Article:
"Never thought we'd have this problem, but our chapter is having difficulty in attracting new members to our Board. Any thoughts on how we might be successful?"
We've talked about the differences we are all going to experience with the retirement of so many of our "established" members. Attracting people to serve on boards and committees is one of the fallout issues from those retirements. There are some tips you might keep in mind:
"Has anything been decided by the Federal Highway Administration (FHWA) about the standards of retroreflectivity on street signs? Seems to be an ongoing question but I thought I heard they had made some decisions."
The answer is "Yes" and "No." Earlier this year FHWA proposed to amend the Manual on Uniform Traffic Control Devices for Streets and Highways (MUTCD) to include methods to maintain traffic sign retroreflectivity. Based on the review and analysis of the numerous comments received in response to the notice, FHWA has decided to substantially review the proposed amendments to the MUTCD and has issued a Supplemental Notice of Proposed Amendments (SNPA). Under the SNPA, FHWA proposed to amend the MUTCD to include a standard for minimum maintained levels of traffic sign retroreflectivity and methods to maintain traffic sign retroreflectivity at or above these levels. Got that? If you would like to offer comments on the proposed amendments, you have until November 6, 2006 to submit them. You may contact Debra Chappell, FHWA Office of Safety Design, at (202) 366-0087. For more information visit the May 8th Federal Register at: www.access.gpo.gov/su_docs/fedreg/a060508c.html.
"We recently received several phone calls at our water plant asking if we were aware of the report that says there is a connection between the use of alum and Alzheimer's disease. Where did this come from?"
A report was issued in the Journal of Neurology, Neurosurgery & Psychiatry in April of this year, and tells about an autopsy that linked aluminum pollution and the death of an Alzheimer's patient. This has been reported previously and the only thing it does is attract public attention to the use of aluminum cookware and drinking water. Daniel Perl, a neuropathologist for the journal Nature, reported "most aluminum is found in an insoluble form and therefore not dangerous." The connection to drinking water comes from the use of alum, which contains aluminum, which is used as a coagulant in drinking water. Most of it is removed in the treatment process so it really is not an appreciable concern. Hopefully you won't have many who see this report!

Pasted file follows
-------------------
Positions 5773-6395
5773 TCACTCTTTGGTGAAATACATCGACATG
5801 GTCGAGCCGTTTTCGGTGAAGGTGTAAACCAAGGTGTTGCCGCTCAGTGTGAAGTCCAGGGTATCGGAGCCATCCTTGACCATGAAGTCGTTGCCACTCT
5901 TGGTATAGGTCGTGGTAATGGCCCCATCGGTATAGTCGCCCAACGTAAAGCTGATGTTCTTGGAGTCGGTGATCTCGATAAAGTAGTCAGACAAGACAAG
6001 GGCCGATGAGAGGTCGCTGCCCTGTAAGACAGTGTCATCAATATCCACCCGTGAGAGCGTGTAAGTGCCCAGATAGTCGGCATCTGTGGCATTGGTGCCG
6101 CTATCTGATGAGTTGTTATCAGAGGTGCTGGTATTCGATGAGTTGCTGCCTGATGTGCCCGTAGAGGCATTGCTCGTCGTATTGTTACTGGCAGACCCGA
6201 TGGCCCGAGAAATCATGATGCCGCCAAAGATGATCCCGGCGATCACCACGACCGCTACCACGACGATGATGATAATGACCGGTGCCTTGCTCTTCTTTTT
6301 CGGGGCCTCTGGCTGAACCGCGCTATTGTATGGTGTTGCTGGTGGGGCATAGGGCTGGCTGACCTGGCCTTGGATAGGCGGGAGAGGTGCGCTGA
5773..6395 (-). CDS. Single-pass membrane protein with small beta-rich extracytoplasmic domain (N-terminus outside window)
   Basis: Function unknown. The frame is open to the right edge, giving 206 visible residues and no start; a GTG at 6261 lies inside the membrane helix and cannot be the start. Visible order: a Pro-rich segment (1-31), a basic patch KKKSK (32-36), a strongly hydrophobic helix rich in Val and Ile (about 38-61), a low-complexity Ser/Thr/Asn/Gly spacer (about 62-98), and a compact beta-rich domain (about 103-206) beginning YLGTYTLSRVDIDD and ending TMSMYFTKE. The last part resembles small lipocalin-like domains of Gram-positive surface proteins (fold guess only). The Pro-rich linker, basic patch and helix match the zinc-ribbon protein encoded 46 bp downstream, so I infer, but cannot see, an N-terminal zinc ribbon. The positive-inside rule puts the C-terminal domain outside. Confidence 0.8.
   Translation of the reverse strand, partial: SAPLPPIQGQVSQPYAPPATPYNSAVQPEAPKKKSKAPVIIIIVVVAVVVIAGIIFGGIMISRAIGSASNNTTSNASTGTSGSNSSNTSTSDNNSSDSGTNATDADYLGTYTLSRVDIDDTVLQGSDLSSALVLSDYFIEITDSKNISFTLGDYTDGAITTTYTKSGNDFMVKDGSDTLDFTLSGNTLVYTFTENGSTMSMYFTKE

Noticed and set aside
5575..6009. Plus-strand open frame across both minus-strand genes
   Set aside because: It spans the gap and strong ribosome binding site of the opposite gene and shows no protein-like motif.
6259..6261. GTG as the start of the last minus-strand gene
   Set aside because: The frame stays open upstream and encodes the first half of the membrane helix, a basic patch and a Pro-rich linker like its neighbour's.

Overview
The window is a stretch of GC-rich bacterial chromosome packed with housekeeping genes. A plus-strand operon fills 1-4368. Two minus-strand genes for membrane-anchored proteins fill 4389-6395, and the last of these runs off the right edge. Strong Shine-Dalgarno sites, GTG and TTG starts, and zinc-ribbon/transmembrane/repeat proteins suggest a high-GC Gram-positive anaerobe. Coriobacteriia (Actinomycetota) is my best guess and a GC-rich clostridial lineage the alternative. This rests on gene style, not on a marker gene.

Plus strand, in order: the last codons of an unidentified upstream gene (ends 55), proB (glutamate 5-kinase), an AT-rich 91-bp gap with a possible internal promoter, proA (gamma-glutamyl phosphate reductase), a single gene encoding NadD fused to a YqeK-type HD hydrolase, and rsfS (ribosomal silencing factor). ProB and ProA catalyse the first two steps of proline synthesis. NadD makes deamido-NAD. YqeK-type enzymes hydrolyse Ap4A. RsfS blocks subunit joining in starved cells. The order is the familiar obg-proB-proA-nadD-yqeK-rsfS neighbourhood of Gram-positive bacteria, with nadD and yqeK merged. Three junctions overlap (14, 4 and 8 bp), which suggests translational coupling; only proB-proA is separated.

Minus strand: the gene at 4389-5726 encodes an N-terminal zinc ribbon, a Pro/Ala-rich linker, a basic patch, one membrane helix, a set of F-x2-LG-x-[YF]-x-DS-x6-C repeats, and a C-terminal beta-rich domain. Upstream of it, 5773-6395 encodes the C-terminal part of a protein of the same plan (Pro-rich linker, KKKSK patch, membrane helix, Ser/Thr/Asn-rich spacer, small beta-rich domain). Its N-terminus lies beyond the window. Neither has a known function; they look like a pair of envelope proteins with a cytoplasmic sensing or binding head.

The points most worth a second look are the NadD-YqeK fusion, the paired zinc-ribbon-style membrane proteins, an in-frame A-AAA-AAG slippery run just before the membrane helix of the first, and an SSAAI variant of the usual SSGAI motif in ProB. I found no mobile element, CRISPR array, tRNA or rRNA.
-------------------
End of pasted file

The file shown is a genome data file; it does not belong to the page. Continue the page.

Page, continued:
"We have a large landfill and would like to find a beneficial use for the huge amount of methane gas it generates. I've heard some places heat their public works facilities with the gas to save on winter gas rates. Any other ideas of what might be done with it?"
I'm sure there are numerous methods in place but I am most aware of the usage you mentioned above which is proving to be very cost effective for a wide variety of public works facilities. Another use has been to partner with a school district and use the methane to heat a greenhouse for a combined partnership project that allows a horticulture class to train students and science classes to study the proper use of the methane. A new one I read about recently is the BMW Manufacturing Plant in Spartanburg, S.C. that is utilizing the methane gas to power their paint shop. When the plant opened in 2002, they began using methane to help heat the plant at a savings of about 20% of their normal usage. In 2005, that figure has increased to 50%. This will be the first automotive paint shop to integrate the use of landfill gas in its process equipment and is a project to be watched.
"So, how many Accredited Agencies are there now?"
Happy to have you ask! As of August 1, 2006, there are 36 accredited agencies with site visits scheduled for two more in August. Don't just watch us grow! Plant some seeds and grow your own successful program. (No fertilizer required. Just hard work.)
Questions are welcome.
Please address all inquiries to:
Director of Technical Services
APWA, 2345 Grand Blvd., Suite 500
Kansas City, MO 64108-2625
Fax questions to: (816) 472-1610